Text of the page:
|Year : 2016 | Volume
| Issue : 2 | Page : 137-139
Iatrogenic surgical emphysema and pneumomediastinum in a case of emergency lower segment caesarean section
Upasana Goswami, Sushmita Sarangi
Department of Anaesthesiology, Deen Dayal Upadhyay Hospital, New Delhi, India
|Date of Web Publication||12-Feb-2016|
153, New Ashiana Apartments, Plot-10, Sector-6, Dwarka, New Delhi - 110 075
Source of Support: None, Conflict of Interest: None
|How to cite this article:|
Goswami U, Sarangi S. Iatrogenic surgical emphysema and pneumomediastinum in a case of emergency lower segment caesarean section. Indian J Anaesth 2016;60:137-9
|How to cite this URL:|
Goswami U, Sarangi S. Iatrogenic surgical emphysema and pneumomediastinum in a case of emergency lower segment caesarean section. Indian J Anaesth [serial online] 2016 [cited 2020 Feb 18];60:137-9. Available from: http://www.ijaweb.org/text.asp?2016/60/2/137/176271
| Introduction|| |
Incidence of difficult airway in the obstetric population is high (0.3%), but multiple reattempts should be avoided to prevent trauma and likely desaturation. Proseal laryngeal mask airway (PLMA ®)/LMA Supreme ® (SLMA) can be the first choice after failed intubation attempts as these two devices have been shown to be effective. These devices have their own problems, however, and one such potential complication is presented in this case report.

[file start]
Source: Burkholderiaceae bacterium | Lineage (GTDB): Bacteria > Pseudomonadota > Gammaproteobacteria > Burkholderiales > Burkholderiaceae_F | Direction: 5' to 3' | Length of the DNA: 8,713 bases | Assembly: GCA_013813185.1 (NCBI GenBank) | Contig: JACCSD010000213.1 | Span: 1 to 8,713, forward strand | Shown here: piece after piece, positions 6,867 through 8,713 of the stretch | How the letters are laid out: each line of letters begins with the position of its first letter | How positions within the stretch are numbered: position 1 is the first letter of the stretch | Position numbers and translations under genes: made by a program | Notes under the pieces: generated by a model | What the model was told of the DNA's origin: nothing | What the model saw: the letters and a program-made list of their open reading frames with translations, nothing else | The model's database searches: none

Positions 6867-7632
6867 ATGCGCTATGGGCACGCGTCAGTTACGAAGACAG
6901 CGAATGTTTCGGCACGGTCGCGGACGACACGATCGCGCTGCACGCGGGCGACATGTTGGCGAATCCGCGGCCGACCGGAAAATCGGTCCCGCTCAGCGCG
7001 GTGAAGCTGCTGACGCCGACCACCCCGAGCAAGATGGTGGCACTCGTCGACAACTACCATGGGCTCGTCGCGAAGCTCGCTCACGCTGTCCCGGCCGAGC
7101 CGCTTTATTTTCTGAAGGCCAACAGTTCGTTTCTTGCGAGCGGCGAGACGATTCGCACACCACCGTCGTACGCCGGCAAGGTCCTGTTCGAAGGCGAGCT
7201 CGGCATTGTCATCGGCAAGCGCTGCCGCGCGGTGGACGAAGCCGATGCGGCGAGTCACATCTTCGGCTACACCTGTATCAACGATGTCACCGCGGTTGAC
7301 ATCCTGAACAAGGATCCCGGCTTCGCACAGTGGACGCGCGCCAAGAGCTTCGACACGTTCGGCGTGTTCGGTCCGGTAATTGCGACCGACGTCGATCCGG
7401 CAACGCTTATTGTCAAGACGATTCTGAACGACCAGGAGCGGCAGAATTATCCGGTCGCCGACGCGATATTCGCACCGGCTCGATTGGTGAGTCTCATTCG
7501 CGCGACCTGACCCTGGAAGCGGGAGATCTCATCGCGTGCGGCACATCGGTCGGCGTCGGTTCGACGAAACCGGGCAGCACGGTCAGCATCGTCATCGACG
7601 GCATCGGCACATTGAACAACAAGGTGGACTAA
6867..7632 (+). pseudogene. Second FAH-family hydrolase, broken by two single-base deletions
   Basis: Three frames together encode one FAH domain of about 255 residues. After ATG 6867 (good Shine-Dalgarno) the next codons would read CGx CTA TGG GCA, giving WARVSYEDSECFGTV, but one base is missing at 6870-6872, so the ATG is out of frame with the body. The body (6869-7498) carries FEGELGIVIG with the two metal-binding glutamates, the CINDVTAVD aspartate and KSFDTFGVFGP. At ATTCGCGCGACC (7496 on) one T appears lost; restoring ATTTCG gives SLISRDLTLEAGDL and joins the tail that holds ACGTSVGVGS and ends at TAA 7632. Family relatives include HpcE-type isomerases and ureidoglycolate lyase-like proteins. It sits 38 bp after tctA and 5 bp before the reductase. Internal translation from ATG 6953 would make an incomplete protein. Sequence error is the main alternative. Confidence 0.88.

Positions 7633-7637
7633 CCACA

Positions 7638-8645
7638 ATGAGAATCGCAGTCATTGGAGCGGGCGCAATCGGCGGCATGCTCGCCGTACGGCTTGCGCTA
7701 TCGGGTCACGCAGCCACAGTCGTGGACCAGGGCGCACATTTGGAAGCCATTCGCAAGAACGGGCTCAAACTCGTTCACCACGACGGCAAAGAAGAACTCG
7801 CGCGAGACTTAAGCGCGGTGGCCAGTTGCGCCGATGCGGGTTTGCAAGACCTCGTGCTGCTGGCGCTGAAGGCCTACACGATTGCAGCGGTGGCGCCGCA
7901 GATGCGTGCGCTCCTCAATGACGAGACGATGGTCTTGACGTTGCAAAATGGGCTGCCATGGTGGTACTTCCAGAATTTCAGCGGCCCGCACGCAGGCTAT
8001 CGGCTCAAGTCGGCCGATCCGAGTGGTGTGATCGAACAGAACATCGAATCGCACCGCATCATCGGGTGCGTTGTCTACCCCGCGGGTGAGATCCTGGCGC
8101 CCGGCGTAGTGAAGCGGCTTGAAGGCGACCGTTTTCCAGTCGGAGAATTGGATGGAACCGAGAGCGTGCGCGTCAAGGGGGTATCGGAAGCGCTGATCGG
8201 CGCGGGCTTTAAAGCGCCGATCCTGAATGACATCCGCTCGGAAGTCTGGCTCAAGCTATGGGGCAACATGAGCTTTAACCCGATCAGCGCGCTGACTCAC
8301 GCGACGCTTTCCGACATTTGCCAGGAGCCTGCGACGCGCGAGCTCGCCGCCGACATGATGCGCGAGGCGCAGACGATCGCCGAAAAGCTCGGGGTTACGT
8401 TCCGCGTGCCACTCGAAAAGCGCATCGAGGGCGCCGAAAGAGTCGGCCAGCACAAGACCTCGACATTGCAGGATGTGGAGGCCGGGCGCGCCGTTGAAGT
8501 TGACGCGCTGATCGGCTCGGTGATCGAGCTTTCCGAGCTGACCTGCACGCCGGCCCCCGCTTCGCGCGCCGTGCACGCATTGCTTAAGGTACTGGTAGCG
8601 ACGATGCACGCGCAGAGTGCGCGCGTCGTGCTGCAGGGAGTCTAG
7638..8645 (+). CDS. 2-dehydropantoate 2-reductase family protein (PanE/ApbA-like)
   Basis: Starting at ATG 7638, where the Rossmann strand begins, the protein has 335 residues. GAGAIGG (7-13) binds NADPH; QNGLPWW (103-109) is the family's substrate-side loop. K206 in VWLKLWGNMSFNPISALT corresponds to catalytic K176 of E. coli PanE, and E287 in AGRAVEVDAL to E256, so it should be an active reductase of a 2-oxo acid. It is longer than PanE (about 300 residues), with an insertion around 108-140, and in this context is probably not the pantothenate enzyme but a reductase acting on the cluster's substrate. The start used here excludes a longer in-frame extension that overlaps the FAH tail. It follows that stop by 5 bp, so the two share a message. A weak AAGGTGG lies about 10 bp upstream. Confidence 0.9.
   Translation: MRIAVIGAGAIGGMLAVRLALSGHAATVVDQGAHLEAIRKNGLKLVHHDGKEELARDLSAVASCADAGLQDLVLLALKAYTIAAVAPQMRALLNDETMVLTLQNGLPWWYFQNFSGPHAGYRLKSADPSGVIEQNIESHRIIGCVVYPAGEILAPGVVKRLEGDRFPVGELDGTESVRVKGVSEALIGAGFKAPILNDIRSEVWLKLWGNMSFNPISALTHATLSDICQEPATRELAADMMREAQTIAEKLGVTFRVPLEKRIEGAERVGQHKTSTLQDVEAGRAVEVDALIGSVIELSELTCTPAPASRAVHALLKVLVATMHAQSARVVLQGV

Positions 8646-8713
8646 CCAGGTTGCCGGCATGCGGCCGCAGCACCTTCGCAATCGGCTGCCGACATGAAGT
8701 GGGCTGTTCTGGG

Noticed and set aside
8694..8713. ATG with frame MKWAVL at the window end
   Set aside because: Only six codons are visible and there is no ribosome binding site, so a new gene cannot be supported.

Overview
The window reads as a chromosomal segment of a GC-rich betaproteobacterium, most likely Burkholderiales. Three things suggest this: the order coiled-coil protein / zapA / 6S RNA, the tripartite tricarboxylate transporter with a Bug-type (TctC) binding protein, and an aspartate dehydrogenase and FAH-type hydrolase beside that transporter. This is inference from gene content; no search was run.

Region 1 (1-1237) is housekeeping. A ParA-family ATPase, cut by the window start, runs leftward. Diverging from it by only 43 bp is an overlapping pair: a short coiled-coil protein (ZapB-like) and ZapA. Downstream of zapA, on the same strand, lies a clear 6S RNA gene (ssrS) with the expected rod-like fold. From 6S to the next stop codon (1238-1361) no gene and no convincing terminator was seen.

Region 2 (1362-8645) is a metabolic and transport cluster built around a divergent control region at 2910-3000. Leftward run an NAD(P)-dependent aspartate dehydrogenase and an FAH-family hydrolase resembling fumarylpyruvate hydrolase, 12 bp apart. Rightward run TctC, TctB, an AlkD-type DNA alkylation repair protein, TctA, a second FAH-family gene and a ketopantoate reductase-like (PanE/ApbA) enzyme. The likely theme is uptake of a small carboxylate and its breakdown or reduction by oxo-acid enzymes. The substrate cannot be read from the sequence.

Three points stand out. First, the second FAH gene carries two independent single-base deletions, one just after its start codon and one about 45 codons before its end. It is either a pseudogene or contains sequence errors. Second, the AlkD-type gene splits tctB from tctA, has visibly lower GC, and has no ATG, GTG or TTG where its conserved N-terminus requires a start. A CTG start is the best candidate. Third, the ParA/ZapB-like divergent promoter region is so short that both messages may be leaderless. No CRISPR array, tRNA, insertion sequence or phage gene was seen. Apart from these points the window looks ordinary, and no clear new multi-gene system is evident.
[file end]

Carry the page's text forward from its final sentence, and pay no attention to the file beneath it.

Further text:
| Case Report|| |
A 22-year-old female of American Society of Anaesthesiologists physical status I was transferred to our hospital from a peripheral hospital following emergency lower segment caesarean section (LSCS) for non-progress of labour. After a failed initial spinal anaesthesia, general anaesthesia (GA) was planned with controlled ventilation after endotracheal intubation (ETI). The patient (body mass index-25) was nil per oral as per protocol, and Cormack-Lehane airway assessment grade was 4. Multiple attempts at intubation failed and finally a blind effort with stylet was successful. The patient developed respiratory distress when the trachea was extubated after surgery. Re-intubation was not possible, and airway was secured with PLMA size 3. Proper placement of PLMA was confirmed, but oxygen saturation levels on pulse oximetry (SpO2) did not improve (94–96% on 100% oxygen as reported by the anaesthesiologist in the peripheral hospital). Surgical emphysema was observed around the neck. Decision to transfer the patient to our hospital was made at this juncture.